KCL Big Data Day

The Department of Twin Research was pleased to have been invited to showcase our work at KCL’s ‘Big Data Day’, bringing together King’s researchers who are involved in a wide range of data-focused research, including its societal, political and ethical aspects.  DTR students, post-docs and senior lecturers all came together to promote our research and create new collaborations at our DTR information stall and poster. To see our poster please click here.

TWINSUK – THE MOST GENOTYPED AND PHENOTYPED TWIN COHORT IN THE WORLD

dsc_0433Our involvement in KCL big data day enabled us to reflect on nearly quarter of a century of collecting varied and extensive data on over 13,000 research bddvolunteers in order to understand how genetic variations relate to health, disease and ageing. This data collection has led to multiple collaborations with over 800 groups worldwide, resulting in over 600 research papers. Our research includes the collection of thousands of different types of genetic, biochemical and questionnaire-based data as well as data from microbiome studies that have revolutionised our knowledge of how closely our health is related to the bacteria that live in our gut. Such an extensive dataset has resulted in the TwinsUK cohort being the most investigated twin cohort in the world. The scope of its data provides a unique opportunity to investigate the relationship between our health, genes, environment and microbiome in a way, and to an extent that is unprecedented.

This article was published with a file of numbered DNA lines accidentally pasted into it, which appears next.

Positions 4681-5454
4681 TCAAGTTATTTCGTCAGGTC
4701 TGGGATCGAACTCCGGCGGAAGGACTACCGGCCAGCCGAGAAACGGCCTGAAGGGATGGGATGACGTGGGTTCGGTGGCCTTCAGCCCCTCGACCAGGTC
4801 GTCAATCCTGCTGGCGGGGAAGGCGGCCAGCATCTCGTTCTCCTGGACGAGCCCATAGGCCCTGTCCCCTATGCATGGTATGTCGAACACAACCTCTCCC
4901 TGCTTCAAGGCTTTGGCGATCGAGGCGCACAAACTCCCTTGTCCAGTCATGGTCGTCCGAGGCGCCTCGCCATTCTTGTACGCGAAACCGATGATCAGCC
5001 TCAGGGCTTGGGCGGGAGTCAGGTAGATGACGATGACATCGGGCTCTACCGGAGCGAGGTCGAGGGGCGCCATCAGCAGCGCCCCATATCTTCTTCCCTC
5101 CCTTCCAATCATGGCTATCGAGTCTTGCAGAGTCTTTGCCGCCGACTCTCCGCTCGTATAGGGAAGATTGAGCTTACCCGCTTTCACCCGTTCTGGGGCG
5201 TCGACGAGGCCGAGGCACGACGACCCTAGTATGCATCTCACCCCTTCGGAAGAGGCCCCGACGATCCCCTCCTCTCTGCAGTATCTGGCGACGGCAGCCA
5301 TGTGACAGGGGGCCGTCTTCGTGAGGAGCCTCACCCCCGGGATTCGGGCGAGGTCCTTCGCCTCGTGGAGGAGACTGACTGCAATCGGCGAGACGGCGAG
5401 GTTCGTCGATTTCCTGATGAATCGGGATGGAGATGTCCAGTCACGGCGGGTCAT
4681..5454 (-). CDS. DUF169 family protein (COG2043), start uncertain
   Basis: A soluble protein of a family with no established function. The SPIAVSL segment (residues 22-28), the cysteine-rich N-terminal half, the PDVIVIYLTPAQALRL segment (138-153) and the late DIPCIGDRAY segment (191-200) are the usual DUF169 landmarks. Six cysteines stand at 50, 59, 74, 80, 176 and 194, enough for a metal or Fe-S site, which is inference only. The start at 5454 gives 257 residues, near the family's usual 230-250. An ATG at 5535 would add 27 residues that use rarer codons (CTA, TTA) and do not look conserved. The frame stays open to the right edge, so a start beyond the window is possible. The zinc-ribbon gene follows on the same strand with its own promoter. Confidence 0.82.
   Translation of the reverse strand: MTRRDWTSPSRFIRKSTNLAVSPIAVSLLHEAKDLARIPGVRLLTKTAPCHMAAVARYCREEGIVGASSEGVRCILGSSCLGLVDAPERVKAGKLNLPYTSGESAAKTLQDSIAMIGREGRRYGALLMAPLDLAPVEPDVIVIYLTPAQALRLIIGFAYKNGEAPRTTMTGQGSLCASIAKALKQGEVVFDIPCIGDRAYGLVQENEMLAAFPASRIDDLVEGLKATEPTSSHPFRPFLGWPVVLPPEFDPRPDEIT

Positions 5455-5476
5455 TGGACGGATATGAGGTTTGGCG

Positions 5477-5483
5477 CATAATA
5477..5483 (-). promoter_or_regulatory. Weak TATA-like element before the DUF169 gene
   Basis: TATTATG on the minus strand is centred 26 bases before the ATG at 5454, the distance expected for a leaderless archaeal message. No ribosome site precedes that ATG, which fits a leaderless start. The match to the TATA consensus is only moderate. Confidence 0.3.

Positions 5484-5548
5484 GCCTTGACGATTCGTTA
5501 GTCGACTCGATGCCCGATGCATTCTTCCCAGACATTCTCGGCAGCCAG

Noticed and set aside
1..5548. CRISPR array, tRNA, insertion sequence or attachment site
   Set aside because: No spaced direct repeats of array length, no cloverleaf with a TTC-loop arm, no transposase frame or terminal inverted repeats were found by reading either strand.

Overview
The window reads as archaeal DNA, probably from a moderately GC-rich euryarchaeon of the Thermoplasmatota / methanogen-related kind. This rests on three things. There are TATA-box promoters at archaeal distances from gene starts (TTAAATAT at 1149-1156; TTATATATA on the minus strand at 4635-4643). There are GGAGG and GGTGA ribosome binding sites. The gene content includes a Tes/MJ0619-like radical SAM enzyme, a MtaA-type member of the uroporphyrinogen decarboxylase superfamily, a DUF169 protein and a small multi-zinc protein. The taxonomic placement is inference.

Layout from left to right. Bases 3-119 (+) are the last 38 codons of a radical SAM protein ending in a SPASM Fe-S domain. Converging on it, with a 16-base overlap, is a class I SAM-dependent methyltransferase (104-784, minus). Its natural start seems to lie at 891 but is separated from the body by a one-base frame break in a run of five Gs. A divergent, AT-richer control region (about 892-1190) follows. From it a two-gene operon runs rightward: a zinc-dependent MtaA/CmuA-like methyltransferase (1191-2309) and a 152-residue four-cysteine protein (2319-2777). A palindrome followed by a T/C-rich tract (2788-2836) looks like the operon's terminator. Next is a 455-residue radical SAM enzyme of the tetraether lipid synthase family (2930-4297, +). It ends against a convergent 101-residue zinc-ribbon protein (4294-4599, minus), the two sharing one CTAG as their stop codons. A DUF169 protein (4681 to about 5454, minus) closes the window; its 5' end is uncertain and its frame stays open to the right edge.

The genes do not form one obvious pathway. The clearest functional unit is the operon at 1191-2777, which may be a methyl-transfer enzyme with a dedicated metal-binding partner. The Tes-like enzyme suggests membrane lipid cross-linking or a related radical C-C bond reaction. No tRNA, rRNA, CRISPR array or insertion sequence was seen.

BIG DATA CHALLENGE

Congratulations must also go to three members of our team, Marianna Sanna, Stefano Andreozzi and Mark Simcoe who won this year’s “Big Data, Big Ideas” Challenge which took place on Big Data Day. The Challenge was an innovative interactive session designed to bring researchers together for rapid brainstorming to jumpstart exciting interdisciplinary projects. As part of the challenge, Marianna, Stefano and Mark, together with three other researchers in an entirely different field (social sciences and telecommunications) conceived an instrument for the analysis of migrations in developing countries.  As a case study, they examined the migration of people from Northern to Southern Nigeria which they undertake due to seasonal weather and difficulties in accessing water and food for their cattle. They then showed that data can be integrated from mobile phone usage, social networks, NGOs, and the genetic profile of the cattle’s dung to build a model of the migration and to help improve the process. They are very happy to have won a bespoke workshop about ‘Engaging for Impact’ hosted by the Science Gallery London.

The Challenge showed how small ideas shared amongst KCL researchers from across the disciplines can have a big impact on health and society.

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